Law Society Opposes PII Proposals

Responding to proposals to slash levels of mandatory professional indemnity insurance (PII) cover for solicitors, the Law Society has said that reducing consumer protection standards in legal services would hurt solicitors and clients alike.

The statement comes following the announcement that the Solicitors Regulation Authority (SRA) proposes reducing minimum indemnity cover from the current level of £2-3m, to between half a million and one million pounds. Access to the Solicitors Compensation Fund would also be restricted and maximum payments reduced from £2m to £500,000.

Law Society vice president Christina Blacklaws said that the proposals were “utterly misguided.”

She went on to comment:

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“It’s important that the insurance standards are reviewed, but we need to get the balance right between protecting consumers, protecting solicitors and promoting a competitive insurance industry.

“Premiums already reflect levels of risk in the work a firm undertakes, and cost is front-loaded into the first £500,000 of cover, so the idea that the current system is unfairly ‘one size fits all’ is nonsense.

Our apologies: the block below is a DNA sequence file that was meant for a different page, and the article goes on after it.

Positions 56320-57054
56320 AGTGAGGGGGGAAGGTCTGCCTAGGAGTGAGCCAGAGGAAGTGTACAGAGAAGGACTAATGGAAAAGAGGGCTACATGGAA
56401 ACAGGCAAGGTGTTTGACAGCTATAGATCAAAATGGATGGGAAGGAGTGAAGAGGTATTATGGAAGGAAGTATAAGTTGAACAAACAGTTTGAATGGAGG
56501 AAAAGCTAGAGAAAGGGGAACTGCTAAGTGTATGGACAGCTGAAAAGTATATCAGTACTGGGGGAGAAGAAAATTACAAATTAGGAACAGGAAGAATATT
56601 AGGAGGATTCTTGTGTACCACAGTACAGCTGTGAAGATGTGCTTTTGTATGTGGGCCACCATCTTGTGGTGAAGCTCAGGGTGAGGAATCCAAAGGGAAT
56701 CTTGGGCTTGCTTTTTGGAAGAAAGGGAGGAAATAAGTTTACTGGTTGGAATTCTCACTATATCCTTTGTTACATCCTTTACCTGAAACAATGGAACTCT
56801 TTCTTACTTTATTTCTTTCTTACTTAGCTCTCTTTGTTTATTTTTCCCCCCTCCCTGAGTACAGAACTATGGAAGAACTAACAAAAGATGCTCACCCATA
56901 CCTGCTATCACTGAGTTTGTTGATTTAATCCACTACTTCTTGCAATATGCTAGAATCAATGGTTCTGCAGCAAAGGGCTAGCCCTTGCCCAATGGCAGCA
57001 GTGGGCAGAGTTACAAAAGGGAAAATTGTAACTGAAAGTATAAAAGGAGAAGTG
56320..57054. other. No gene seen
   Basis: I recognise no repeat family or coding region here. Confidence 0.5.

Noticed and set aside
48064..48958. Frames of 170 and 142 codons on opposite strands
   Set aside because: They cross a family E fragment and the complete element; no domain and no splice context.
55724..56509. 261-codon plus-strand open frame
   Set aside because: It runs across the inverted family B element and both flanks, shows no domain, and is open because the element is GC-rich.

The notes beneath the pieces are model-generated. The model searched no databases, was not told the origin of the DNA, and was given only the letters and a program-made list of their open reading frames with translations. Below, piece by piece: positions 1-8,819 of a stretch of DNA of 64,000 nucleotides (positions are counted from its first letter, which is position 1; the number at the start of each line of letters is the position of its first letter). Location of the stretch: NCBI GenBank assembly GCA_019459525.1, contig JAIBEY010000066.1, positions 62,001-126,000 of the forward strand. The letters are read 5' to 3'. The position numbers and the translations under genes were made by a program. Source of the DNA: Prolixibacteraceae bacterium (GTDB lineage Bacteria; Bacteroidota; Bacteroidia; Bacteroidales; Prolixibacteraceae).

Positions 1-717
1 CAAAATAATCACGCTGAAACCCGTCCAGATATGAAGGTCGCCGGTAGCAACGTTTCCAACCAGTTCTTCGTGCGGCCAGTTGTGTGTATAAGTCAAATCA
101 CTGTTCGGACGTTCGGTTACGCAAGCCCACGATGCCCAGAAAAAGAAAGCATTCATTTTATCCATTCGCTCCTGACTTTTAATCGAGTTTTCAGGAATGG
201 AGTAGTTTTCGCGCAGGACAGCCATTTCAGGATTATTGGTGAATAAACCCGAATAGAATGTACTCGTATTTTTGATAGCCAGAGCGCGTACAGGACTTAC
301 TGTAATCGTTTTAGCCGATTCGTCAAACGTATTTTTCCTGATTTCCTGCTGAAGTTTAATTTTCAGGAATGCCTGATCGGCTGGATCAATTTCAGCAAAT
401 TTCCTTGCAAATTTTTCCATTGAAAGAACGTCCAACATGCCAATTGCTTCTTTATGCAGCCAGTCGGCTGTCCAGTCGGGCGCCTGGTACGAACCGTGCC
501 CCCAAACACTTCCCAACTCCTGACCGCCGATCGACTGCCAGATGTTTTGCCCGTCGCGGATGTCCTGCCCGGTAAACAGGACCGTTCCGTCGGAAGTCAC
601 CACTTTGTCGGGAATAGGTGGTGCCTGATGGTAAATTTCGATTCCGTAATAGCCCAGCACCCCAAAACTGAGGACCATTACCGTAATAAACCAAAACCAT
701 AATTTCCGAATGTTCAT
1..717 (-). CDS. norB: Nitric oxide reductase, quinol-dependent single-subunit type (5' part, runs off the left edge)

“Solicitors and their clients are protected by gold standard insurance, which is appropriate given the gravity of many of the issues we deal with.”


The SRA has provided no evidence to show their proposals will result in lower costs for solicitors or their clients.

Christina Blacklaws continued:

<div class=”quoteSection”>“Brokers have told the Law Society these proposals are unlikely to result in lower premiums, so it’s hard to see how clients could possibly benefit from any savings being passed on, but it’s easy to see how they might suffer.

“It’s baffling that the SRA is proposing further demolition of client protections, on top of that already on the table if proposals to allow solicitors to advise clients without the security of a law firm go ahead.

“No other profession in the UK offers their clients such comprehensive or robust protection and this is one of the distinctions that underpin public trust in the legal sector, and solicitors in particular. Let’s keep it that way.”


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